Can Europe Make It?

Beyond ambivalence: a vision of Europe

The British Prime Minister has vowed to negotiate a ‘new settlement’ on Britain and the EU.  In a debate on Europe with Sir Menzies Campbell, Nigel Farage and Peter Oborne, organised by the Cantor Index in the City of London on January 9, David Blunkett, Labour MP and former British Home Secretary (2001 – 2004) outlined his vision.

David Blunkett
11 January 2013

Let us face it, what is now the United Kingdom has always had an ambivalent relationship with Europe.  In fact an ambivalent relationship with the rest of the world, as a trading nation that developed an empire from a relatively small group of islands off the coast of Northern Europe!

What has been strange about post-war relationships has been the failure of the UK to build on those historic and valued relationships within Greater Europe, which would have served to counter weight the developing relationship of Germany and France and their increasing hegemony over the developing European Union.

Even more bewildering in terms of failed Foreign Policy was the inadequate response of both government and British business and investment to the collapse of the Soviet Union.  This after all was an opportunity (which Germany reunited was all too eager to take), to reach out both politically and economically to central and Eastern Europe.

And here is the rub.  The concentration on a perspective from western Europe, natural during the Cold War and the aftermath of the Second World War conflict, changed dramatically with the desire of the newly freed countries seeking to assert both their independence and their connectivity to Europe.  For both peaceful security and economic prosperity inevitably has changed the fulcrum of both the European Union and the dynamic of geo-politics.

Berlin is of course a stones throw from Poland and with massive investment as well as new political ties, Germany is offering a hand of friendship to those with whom they see a much greater affinity than for instance their fractious relationship with the sea board fringe of Greece, Portugal and even Spain.

Angela Merkel, Chancellor of Germany, is of course from East Germany.  It is not just the fellow feeling she has for those who suffered under Communism but a state of mind and an attitude which fits well with the emerging economies, and with the history of Germany and the terror of returning to the instability and therefore vulnerability of the Weimer Republic.

To understand this is to appreciate both why Angela Merkel and the German elite take the attitude they do towards a particular form of monetary and fiscal rectitude, and at the same time play to their strengths in terms of the undoubted economic influence they naturally (because it is natural) seek to assert.

The so-called fiscal pact is a symbol rather than a rational and logical outcome of this subliminal hegemony.  Appropriate for Germany but not for a pluralistic approach to the challenge of the global meltdown, recession and the negative growth in so many other European economies.

All the more reason therefore why Britain should have been developing not only good relations with Scandinavia, the Netherlands (and whilst President Sarkozy who was an anglophile was in the Presidency, with France) but also with our natural ally Poland, and those Poland (as a very large European country) influences.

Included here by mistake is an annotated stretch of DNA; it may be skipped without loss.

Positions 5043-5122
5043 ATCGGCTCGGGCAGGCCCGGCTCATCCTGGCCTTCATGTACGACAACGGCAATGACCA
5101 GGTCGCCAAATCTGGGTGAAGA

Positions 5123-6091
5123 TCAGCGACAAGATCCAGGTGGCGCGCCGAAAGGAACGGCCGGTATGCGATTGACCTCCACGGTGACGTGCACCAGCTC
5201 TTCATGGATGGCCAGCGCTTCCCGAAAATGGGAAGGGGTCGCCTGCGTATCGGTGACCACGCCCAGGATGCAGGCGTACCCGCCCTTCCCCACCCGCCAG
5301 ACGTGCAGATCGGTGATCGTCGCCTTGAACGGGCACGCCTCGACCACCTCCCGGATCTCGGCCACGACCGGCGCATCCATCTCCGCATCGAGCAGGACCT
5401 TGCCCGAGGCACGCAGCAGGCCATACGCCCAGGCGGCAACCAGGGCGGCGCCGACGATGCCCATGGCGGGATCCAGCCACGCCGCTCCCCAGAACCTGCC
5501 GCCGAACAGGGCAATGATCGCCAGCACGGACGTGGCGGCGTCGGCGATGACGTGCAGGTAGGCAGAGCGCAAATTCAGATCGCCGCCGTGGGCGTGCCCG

The challenge now for the United Kingdom is to seek allies in countering the ever-growing if politically benign intentions to create a European Union that embodies German economic and hence political thinking.

In or out of the Euro?

In or out of full European Union membership, Britain is entirely subject to decisions taken by other powerful nations, and where they are able to do so, embodied and therefore embedded in the policy of the European Union.

Quite simply, as Norwegian politicians will tell you from a very small country outside the Union but economically tied into and dependent on it, in such circumstances influence flows one way!

That is why we need to adopt an entirely different strategy towards Europe as a whole and the European Union in particular.  Not to simply accept the direction taken by Germany.  Not to have to seek in the foreseeable future, membership of the Euro with all the neo-conservative orthodoxy of economic policy this entails, but something different.

Alliances which although now weakened, can still be renewed and therefore strengthened.  A positive approach to breaking down the awful bureaucracy which so bedevils the operation of the European Commission and the view the UK have of the European Union.  And, a much clearer but positive policy towards what is sensibly pan-European and that which is rightly the business not just of national governments but of decentralised decision making and participative democracy.

We are in essence on the cusp of whether the European Union staggers on with the precepts of a bygone era (bound into rather than learning from its history) or whether Britain working with those who can be persuaded to join common cause, offers real leadership for the future.

Globalisation is here to stay.  The growth of the new economies of China, India, Indonesia and Brazil, and yes The Russian Federation, as well as our often ambiguous relationships with the United States, make it essential that we understand and participate in, those geo-political changes which require political, economic, population and cultural clout, in the real world of today. 

That is the challenge for the United Kingdom.


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